Barak Kushner from the University of Cambridge recently published an article in the East Asia Forum discussing the value that Japan can offer in terms of freedom of speech, media, and political debate. Perhaps this minor anxiety from within a major institution in China is just one example of the everyday avoidance of controversy that many Chinese citizens will habitually practice. Alternatively, it may have stemmed from a genuine concern that the Japanese visitors might be offended by a deep discussion of this heated topic. Despite this issue, our team ended up winning the award for “Best Teamwork” – which I personally feel is a highly satisfying result given the overall purpose of this camp. The other two teams presented very intellectually interesting but less politically controversial topics, on cross-border consumer protection in the context of food safety, and adapting the EU model for regional integration of Asia-Pacific countries.
Finally, it may be worth sharing a few interesting points that I learned about China’s legal system. Coming from an adversarial common law background based on the Westminster parliamentary system, it was difficult to reconcile this with the Chinese inquisitorial civil law system, which also distinctly lacks a separation of powers. Luckily, I had the advantage of studying with many intelligent and pro-reformist law students from mainland China. Some were eager to share the many challenges of a legal system where absolute, unquestioned power is held by the NPC: the underwhelming requirements to join the judiciary, where judges were often chosen due to their political connections rather than legal aptitude; the pursuit of an ideal career in public office, where bribes could significantly boost an otherwise average income; the inverse correlation between a well-established university and your chances of passing the bar exam, due to the extreme focus on exam preparation by lower-tiered institutions.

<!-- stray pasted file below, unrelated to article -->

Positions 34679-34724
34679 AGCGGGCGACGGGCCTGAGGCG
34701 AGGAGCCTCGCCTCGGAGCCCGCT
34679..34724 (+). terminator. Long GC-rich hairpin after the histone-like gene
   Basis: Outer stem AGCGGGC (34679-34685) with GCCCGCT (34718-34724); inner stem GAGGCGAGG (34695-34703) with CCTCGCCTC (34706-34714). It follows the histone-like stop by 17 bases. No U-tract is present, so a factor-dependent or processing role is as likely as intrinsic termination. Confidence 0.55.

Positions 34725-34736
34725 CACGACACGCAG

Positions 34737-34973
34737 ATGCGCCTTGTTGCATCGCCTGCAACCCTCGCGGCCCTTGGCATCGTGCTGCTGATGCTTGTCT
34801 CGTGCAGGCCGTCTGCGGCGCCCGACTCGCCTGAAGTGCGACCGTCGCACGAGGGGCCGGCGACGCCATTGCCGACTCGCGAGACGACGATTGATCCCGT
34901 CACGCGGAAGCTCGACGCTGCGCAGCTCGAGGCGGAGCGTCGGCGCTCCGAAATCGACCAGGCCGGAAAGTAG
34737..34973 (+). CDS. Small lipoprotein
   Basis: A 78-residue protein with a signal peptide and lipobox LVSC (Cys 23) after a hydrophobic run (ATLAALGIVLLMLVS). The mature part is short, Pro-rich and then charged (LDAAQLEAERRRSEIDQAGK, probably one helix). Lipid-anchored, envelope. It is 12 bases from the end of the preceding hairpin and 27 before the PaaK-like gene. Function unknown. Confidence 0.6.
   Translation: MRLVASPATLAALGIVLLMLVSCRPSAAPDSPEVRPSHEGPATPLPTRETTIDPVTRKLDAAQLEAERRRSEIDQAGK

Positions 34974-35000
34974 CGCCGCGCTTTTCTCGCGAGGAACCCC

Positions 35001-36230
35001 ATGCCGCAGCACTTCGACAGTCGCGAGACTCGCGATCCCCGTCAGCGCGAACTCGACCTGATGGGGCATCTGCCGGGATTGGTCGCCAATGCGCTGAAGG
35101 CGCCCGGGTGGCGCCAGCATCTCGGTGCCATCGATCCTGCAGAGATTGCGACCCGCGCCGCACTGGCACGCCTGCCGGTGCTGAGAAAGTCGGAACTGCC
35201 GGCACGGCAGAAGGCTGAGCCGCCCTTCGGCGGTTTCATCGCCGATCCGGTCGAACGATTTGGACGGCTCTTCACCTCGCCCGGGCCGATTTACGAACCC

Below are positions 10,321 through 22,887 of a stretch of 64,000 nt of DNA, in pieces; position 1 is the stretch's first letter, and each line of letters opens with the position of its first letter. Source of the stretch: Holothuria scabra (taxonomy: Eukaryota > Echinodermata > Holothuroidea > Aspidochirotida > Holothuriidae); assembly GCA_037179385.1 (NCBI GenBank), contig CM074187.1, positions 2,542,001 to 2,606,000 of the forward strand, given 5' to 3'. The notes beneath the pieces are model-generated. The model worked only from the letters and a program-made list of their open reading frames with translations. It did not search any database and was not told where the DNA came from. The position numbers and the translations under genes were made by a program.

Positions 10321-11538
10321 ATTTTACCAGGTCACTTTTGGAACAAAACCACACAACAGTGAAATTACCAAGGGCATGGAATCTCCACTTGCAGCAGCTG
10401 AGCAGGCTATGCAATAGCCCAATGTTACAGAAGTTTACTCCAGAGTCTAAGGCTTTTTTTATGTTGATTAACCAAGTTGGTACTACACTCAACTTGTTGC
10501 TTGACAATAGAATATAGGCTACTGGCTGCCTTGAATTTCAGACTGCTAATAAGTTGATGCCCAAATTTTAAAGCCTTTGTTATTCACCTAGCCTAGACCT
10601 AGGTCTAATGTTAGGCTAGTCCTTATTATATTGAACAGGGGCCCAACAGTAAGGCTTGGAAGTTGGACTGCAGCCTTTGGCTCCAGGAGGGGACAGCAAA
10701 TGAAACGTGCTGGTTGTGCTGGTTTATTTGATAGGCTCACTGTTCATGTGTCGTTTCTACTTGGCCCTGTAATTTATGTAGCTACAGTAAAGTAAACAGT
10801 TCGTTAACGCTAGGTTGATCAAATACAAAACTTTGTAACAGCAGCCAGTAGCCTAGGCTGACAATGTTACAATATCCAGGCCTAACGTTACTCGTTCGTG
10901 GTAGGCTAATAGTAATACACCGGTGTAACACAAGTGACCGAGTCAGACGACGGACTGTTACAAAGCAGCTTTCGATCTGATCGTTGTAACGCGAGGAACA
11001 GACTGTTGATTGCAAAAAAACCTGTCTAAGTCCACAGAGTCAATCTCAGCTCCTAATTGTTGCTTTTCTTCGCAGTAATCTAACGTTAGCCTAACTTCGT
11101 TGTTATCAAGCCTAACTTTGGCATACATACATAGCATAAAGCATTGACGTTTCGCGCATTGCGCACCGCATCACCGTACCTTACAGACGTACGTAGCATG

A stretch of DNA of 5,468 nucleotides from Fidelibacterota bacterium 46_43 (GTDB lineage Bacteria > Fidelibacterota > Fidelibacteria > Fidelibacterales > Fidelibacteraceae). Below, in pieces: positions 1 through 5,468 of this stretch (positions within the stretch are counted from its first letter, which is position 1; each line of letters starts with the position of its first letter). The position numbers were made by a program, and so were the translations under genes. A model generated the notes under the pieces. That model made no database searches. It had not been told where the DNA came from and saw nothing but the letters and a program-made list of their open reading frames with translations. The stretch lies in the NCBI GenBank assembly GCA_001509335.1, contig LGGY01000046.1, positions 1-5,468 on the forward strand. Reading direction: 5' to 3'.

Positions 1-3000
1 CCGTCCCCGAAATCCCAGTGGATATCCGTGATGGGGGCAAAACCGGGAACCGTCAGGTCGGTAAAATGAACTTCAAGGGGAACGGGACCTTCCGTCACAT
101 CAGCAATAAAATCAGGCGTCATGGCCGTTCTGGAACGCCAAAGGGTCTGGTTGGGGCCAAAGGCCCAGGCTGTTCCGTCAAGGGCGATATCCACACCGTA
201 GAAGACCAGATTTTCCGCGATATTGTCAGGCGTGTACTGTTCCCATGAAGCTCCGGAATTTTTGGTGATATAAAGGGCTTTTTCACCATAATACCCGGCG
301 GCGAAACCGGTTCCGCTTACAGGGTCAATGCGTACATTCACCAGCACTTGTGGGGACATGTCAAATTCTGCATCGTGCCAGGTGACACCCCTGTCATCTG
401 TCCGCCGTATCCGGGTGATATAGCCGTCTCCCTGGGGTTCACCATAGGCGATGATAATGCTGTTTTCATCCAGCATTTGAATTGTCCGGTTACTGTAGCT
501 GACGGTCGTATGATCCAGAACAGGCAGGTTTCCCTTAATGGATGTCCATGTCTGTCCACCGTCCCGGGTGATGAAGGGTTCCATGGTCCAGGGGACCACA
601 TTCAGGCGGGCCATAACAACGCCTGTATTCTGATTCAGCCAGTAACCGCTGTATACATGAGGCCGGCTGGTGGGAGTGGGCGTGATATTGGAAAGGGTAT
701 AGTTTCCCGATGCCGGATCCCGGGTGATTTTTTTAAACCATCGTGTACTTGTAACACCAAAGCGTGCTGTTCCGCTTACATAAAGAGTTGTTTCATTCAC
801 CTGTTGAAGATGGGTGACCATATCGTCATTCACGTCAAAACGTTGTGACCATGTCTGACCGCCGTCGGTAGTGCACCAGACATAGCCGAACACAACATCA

These were a few of the key issues I learned about – not from the lectures or formal discussions, but rather from gifted law students, many of whom believed their best chance to practice law successfully and honestly could only be found outside of China. Most were keen to pursue a practising certificate in Hong Kong, but others were considering Macau, Australia, or even Finland. And so I left Beijing with a slight tinge of dismay. Of course, I would miss these new friends who shared a passion for legal knowledge and a genuine desire to see successful legal and economic integration between our countries. More importantly however, it was regretful to know that, due to a lack of personal or political connections, so many brilliant legal minds in China may never have the opportunity to practice law or join the judiciary – something which talented law students in Australian universities do perhaps take too much for granted sometimes.

Author: Luke Nottage

Prof Luke Nottage (BCA, LLB, PhD VUW, LLM LLD Kyoto) is founding co-director of the Australian Network for Japanese Law (ANJeL), Associate Director (Japan) of the Centre for Asian and Pacific Law at the University of Sydney (CAPLUS), and Professor of Comparative and Transnational Business Law at Sydney Law School. He specialises in international dispute resolution, foreign investment law, contract and consumer (product safety) law.